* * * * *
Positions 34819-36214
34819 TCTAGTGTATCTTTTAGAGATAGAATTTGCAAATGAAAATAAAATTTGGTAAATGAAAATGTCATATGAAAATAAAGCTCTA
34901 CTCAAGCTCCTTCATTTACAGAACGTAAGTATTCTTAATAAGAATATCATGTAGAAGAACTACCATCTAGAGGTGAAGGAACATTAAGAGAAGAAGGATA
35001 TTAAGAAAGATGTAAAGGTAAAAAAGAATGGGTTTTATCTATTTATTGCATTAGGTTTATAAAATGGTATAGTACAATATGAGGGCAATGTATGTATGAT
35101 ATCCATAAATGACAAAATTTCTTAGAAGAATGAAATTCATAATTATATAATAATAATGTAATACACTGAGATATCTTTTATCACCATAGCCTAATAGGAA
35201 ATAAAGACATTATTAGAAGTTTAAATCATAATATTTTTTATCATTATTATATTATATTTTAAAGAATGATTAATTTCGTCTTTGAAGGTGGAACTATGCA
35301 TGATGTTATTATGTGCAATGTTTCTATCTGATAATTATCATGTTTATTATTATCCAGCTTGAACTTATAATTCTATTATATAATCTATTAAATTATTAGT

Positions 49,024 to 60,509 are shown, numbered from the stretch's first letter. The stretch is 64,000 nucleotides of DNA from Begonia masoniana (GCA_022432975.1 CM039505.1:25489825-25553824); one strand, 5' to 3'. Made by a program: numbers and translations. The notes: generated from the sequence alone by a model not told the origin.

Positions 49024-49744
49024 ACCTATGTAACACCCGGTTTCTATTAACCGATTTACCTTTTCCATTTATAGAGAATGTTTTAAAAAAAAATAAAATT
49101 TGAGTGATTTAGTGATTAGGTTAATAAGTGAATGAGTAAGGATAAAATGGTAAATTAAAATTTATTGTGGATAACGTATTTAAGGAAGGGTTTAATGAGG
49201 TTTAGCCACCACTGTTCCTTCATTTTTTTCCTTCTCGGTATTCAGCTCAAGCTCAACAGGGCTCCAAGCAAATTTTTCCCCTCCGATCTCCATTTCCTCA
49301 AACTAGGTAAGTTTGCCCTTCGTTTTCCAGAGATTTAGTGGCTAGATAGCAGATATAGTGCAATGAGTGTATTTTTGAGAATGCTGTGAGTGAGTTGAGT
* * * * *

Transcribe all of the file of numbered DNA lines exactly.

Positions 34819-36214
34819 TCTAGTGTATCTTTTAGAGATAGAATTTGCAAATGAAAATAAAATTTGGTAAATGAAAATGTCATATGAAAATAAAGCTCTA
34901 CTCAAGCTCCTTCATTTACAGAACGTAAGTATTCTTAATAAGAATATCATGTAGAAGAACTACCATCTAGAGGTGAAGGAACATTAAGAGAAGAAGGATA
35001 TTAAGAAAGATGTAAAGGTAAAAAAGAATGGGTTTTATCTATTTATTGCATTAGGTTTATAAAATGGTATAGTACAATATGAGGGCAATGTATGTATGAT
35101 ATCCATAAATGACAAAATTTCTTAGAAGAATGAAATTCATAATTATATAATAATAATGTAATACACTGAGATATCTTTTATCACCATAGCCTAATAGGAA
35201 ATAAAGACATTATTAGAAGTTTAAATCATAATATTTTTTATCATTATTATATTATATTTTAAAGAATGATTAATTTCGTCTTTGAAGGTGGAACTATGCA
35301 TGATGTTATTATGTGCAATGTTTCTATCTGATAATTATCATGTTTATTATTATCCAGCTTGAACTTATAATTCTATTATATAATCTATTAAATTATTAGT

Positions 49,024 to 60,509 are shown, numbered from the stretch's first letter. The stretch is 64,000 nucleotides of DNA from Begonia masoniana (GCA_022432975.1 CM039505.1:25489825-25553824); one strand, 5' to 3'. Made by a program: numbers and translations. The notes: generated from the sequence alone by a model not told the origin.

Positions 49024-49744
49024 ACCTATGTAACACCCGGTTTCTATTAACCGATTTACCTTTTCCATTTATAGAGAATGTTTTAAAAAAAAATAAAATT
49101 TGAGTGATTTAGTGATTAGGTTAATAAGTGAATGAGTAAGGATAAAATGGTAAATTAAAATTTATTGTGGATAACGTATTTAAGGAAGGGTTTAATGAGG
49201 TTTAGCCACCACTGTTCCTTCATTTTTTTCCTTCTCGGTATTCAGCTCAAGCTCAACAGGGCTCCAAGCAAATTTTTCCCCTCCGATCTCCATTTCCTCA
49301 AACTAGGTAAGTTTGCCCTTCGTTTTCCAGAGATTTAGTGGCTAGATAGCAGATATAGTGCAATGAGTGTATTTTTGAGAATGCTGTGAGTGAGTTGAGT